Thursday, June 12, 2008

Aravalem Hindu Cave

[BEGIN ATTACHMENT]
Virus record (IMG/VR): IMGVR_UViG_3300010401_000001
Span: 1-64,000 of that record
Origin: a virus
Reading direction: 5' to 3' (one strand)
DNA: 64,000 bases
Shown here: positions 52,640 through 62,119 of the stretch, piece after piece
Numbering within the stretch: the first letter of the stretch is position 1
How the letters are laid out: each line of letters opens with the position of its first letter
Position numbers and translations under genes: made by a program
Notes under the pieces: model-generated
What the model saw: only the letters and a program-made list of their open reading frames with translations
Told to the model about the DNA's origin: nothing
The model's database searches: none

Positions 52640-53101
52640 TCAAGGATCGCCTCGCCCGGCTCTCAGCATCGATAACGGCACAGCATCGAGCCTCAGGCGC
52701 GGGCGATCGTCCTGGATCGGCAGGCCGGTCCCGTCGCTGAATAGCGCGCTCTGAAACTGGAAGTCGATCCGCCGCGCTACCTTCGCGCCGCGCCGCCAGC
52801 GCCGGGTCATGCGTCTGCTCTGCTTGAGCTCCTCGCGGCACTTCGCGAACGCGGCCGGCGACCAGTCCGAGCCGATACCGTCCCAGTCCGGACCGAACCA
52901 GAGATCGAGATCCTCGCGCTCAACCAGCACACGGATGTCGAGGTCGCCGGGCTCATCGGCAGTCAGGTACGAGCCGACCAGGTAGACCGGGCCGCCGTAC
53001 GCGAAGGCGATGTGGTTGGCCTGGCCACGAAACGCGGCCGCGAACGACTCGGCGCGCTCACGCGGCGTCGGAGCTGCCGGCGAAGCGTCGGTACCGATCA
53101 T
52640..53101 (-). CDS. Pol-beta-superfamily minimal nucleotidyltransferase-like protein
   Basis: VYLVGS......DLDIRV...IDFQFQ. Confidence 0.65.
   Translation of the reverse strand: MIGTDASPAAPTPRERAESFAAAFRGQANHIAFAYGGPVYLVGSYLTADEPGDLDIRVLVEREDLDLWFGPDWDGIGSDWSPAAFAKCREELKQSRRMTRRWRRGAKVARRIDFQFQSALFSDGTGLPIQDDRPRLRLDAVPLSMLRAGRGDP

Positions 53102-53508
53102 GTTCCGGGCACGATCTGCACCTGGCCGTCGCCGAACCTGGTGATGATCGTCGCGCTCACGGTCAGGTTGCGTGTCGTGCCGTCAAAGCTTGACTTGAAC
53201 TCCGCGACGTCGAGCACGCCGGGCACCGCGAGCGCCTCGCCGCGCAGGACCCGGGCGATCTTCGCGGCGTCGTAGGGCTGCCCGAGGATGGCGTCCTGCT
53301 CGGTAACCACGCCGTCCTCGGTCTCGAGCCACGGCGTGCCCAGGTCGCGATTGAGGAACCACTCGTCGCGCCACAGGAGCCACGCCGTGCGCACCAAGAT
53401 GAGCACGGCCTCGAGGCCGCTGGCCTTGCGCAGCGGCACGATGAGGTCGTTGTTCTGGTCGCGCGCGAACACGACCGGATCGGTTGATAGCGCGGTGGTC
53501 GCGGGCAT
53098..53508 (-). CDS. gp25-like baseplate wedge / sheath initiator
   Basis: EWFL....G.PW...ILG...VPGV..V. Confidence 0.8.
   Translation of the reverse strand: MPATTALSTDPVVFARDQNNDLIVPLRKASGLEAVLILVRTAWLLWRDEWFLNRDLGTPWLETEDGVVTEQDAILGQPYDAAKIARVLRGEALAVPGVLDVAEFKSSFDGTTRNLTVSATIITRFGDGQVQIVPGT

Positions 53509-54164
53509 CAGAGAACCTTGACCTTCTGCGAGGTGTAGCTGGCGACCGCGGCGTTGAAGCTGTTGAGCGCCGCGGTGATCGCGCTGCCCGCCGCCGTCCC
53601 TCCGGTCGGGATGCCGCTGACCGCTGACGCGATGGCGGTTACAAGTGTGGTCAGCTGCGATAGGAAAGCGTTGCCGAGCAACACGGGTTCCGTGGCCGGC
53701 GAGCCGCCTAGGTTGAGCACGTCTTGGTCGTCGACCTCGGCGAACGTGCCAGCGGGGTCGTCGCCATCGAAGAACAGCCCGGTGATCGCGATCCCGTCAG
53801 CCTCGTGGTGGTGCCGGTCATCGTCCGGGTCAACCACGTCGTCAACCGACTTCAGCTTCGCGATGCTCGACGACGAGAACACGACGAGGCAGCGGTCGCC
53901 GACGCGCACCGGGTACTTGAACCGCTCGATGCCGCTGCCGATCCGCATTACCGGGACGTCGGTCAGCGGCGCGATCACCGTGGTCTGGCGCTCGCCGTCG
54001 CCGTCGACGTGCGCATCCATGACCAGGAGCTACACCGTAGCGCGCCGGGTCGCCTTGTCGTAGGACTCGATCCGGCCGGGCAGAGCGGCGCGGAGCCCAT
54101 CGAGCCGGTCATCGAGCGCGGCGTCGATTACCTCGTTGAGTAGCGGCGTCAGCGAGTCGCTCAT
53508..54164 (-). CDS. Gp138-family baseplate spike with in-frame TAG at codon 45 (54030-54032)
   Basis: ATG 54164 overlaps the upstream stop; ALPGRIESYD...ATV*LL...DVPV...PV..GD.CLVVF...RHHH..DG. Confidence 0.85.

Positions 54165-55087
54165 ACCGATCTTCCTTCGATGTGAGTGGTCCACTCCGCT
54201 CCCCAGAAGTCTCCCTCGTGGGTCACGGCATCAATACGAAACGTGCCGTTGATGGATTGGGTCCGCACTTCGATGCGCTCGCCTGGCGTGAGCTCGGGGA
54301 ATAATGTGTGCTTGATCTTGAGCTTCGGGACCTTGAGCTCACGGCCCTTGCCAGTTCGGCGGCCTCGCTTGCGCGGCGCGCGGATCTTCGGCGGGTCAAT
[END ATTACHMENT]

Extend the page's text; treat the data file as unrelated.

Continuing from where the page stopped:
One of the oldest and best preserved religious shrines in Goa is that of Aravalem located in the small village of the same name in Bicholim taluk. The shrine, in the form of a rock cut cave, dated to the 8th century, was built by the pre-Kadamba Bhoja dynasty. It is similar to some of the caves found at Badami, the ancient capital of the Chalukyas, in Karnataka. There are some six individual cells or cubicles within the cave, all facing south, save for the first. Cell number one has a rather large Shiva phallus, probably taken from the ancient nearby Shiva Rudreshwar temple which predates the cave. It has fairly extensive Brahmi inscriptions on it. Cell number two has a phallus symbol with a disc around it representing Surya, the Sun god. Cell three has a smaller plain phallus symbol while cell four has one dedicated to Kartikeya. Cell five has the smallest of all phalluses. Finally, the last cell has no phallus at all. Instead, there is a strange stone bench-like structure with eight sockets on the surface. Initially, it was assumed that this cell served as a dormitory but this theory has been dismissed. It is probable that it was used a separate cell to worship an incarnation of Ganesha. The combination of Shiva, Karteikya, Surya and Ganesha in one structure makes it one of the most unusual in all of India. There are still many mysteries surrounding Aravalem. Only as recently as 1979 was the Brahmi script in cell one discovered and deciphered. It was long assumed that the cave was initially Buddhist and then converted into a Hindu shrine but this has proved erroneous. It is clear that the cave was carved out in relation to the ancient Shiva temple nearby, and possibly, as an extention of it. Unfortunately, the Brahmi inscriptions reveal little. For example, one simply states: 'Sambalurvasi Ravi". This has been taken to mean "Ravi from Sambalur", i.e, the name of a donor and his village. The other inscriptions contain verses from the Brahma Sutras, reflecting Vedanta philosophy.

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